Where Smart Kids Get On Their Feet !

Welcome to Pitter Patter Feet

D'Ta-Relle's Portrait

Hello and welcome to the Pitter Patter Feet Blog. I am so happy you stopped by. My name is D’TaRelle F. Tullis, Founder and Owner of Pitter Patter Feet. Since its inception in 1993, The Pitter Patter Feet Method has been successfully used by over 20,000 children ranging in ages from infancy to 12 years old. It is a system comprised of music, movement, dance, physical development techniques and brain integration. The system is designed for all types of learning styles and ways children love to learn and is for both girls and boys. My specialty is early learners between the ages of 2 1/2 to 6. The goal of the program is to develop smart, happy and fit children by focusing on four key areas in child development, cognitive development, social and emotional development and physical development.


Children develop self confidence and esteem, a love of learning and exploration, have better self control over their bodies and emotions, become more self reliant and learn to work well with others. The most exciting result is children learn to use their brains and bodies more efficiently and effectively and express themselves with confidence and freedom. Most importantly, because all of the activities and processes are age appropriate and designed for young learners they are packed with fun, excitement and lots of movement and adventure.

Teachers, parents and directors also benefit greatly from the system. Because the Pitter Patter Feet Method was designed by an Early Childhood Consultant/ Trainer and Owner of a mobile dance studio, both the body and mind are engaged. The classes are held at the children’s school so parents do not have to worry about getting their children to an additional location. Teachers and directors also love it because children remain in a familiar environment and receive reinforcement and different ways of experiencing their Early Childhood Curriculums.  Movements from the class come from sports, the martial arts and yoga in addition to dance, creative movement and basic physical development movements designed to help build balance, hand eye coordination, spatial awareness and more. Props such as bubbles, balls and material are also used to enhance the learning experience and provide additional sensory information and experiences.


As mentioned earlier, all children are free to express themselves and have a great time. Some are silly( check out my friend in the front making a face and my smaller friend behind him with his shirt over his knees :-)), and some are just eagerly awaiting for the start of class. They are all honored and accepted for who they are and are all encouraged to do their very best at whatever level they are currently at.


This blog is designed to provide resources and information for parents, teachers, directors, principal and educators and everyone who works with and care for children and are interested in optimizing children’s potential as well  their own. You matter and your comments and questions are always greatly appreciated. I encourage you to share your experiences and expertise.  Please feel free to get your questions answered and add your comments. Let me know how I can best serve you and I will do my best! Please refer to the testimonial page on our blog to find out about others experience of the program. Have a great day!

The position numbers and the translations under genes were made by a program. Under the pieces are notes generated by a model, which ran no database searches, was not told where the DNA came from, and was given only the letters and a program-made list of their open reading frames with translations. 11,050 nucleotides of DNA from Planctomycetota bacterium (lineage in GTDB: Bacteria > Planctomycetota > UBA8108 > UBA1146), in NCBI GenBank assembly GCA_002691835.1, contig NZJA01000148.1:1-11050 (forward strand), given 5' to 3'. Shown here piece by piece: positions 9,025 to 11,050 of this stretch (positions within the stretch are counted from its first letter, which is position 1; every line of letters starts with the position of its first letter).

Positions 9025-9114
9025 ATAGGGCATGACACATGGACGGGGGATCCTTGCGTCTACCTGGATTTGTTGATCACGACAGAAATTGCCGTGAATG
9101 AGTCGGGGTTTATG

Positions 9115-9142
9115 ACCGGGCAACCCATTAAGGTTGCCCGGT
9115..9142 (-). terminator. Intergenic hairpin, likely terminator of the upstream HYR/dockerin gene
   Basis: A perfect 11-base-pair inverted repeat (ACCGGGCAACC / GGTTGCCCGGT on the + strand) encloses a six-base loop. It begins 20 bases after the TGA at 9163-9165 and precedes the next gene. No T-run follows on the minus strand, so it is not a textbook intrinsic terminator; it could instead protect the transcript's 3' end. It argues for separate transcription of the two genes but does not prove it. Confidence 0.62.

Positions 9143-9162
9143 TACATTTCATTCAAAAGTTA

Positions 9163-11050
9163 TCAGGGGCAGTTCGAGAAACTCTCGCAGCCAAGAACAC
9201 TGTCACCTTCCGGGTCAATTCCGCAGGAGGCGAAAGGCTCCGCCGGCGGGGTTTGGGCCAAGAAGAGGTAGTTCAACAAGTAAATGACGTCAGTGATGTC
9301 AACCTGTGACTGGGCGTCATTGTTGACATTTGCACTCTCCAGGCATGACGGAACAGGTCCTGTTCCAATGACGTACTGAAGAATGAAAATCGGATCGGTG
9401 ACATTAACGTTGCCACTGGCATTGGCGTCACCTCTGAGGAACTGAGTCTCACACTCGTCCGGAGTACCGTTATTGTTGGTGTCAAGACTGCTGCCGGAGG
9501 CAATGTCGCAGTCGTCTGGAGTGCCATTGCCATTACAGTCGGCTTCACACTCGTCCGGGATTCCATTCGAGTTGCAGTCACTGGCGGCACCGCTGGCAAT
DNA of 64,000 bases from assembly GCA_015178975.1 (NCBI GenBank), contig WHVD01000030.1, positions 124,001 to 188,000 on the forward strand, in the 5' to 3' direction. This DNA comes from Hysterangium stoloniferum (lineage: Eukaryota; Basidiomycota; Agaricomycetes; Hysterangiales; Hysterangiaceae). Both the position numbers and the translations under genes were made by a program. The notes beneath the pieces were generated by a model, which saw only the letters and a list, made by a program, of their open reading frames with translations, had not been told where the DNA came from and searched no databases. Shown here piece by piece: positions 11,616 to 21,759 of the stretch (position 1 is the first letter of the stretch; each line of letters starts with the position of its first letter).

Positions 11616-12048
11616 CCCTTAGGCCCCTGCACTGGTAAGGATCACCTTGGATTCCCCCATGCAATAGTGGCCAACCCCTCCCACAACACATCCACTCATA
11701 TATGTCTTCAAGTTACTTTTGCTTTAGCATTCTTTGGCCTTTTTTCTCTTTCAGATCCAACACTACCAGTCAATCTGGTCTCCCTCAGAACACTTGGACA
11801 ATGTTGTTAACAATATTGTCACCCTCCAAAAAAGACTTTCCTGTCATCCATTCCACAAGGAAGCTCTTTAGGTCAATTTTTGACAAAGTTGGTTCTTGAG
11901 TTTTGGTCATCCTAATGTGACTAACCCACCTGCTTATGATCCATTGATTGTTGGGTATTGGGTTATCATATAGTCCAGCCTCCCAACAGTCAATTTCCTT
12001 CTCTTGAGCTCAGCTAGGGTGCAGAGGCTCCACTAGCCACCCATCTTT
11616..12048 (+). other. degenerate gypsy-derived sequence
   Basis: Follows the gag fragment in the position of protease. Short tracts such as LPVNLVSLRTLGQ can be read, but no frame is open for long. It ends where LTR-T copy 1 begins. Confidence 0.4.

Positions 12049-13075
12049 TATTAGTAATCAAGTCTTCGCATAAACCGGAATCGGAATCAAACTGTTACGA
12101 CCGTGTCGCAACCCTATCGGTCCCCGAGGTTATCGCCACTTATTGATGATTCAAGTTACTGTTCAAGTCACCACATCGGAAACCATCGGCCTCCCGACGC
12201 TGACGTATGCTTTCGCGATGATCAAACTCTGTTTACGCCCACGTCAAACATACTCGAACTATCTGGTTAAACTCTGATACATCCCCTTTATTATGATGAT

Is It Developmental or Behavioral: Children’s Misbehavior


One of my greatest honors is teaching babies and boys!!! They both tickle me so much. Today I was teaching my students about their bodies and force. They were learning how to roll a ball to the other side of the room. They had to figure out how much force to use to get the ball to the wall. So of course these little cuties pies started throwing the ball at the wall , kicking the ball, balls were flying all over the place I was cracking up.


I had to stop the class and the music 3 times to explain the instructions and how it was to be done, and that if I saw a ball flying through the air, it was flying right back into my bag. Everyone complied except two little boys, so the balls went flying back into my bag. Well of course you know those boys had the fit of life, crying and carrying on. I explained in a calm voice what I had said earlier and said now they had to watch. They were not happy about that at all.

They both sat out one song, after which I asked did they want to try it again. The purpose of them sitting and watching was not to punish them. In watching the other children they could learn how to do the activity.  I once again explained the instructions. One little boy was able to do it. The other one sent the ball flying into the air again at which point I realized that he just didn’t know how to do it. So his teacher and I showed him how and broke it down so he could see what was happening.


Because I work solely in private schools and early learning centers, it is important for me to understand when a child is really misbehaving and can understand what I am asking them to do or when it is a situation where the child doesn’t have the capability to carry out a task because it is beyond them developmentally. We don’t expect babies to run  or hop or skip. You may say that’s a physical thing, but this happens physically, emotionally, socially and in other ways.

As educators and parents we have an opportunity to look further and ask is this a behavioral problem or are my expectations too high for what the child can actually do.  Asking this question opens up many opportunities to make things better and easier for both the child and us. Once we know the answer we can respond appropriately and in the best interest for everyone.


This is why I love my job so much. Sometimes things children do are not out of misbehaving but because they are not quite there developmentally. As Educators it is our job to know the difference and then support them in working on and mastering what it is we are teaching them. HOT DIGGITY!!!! I LOVE MY JOB!!!!!!! ♥♥♥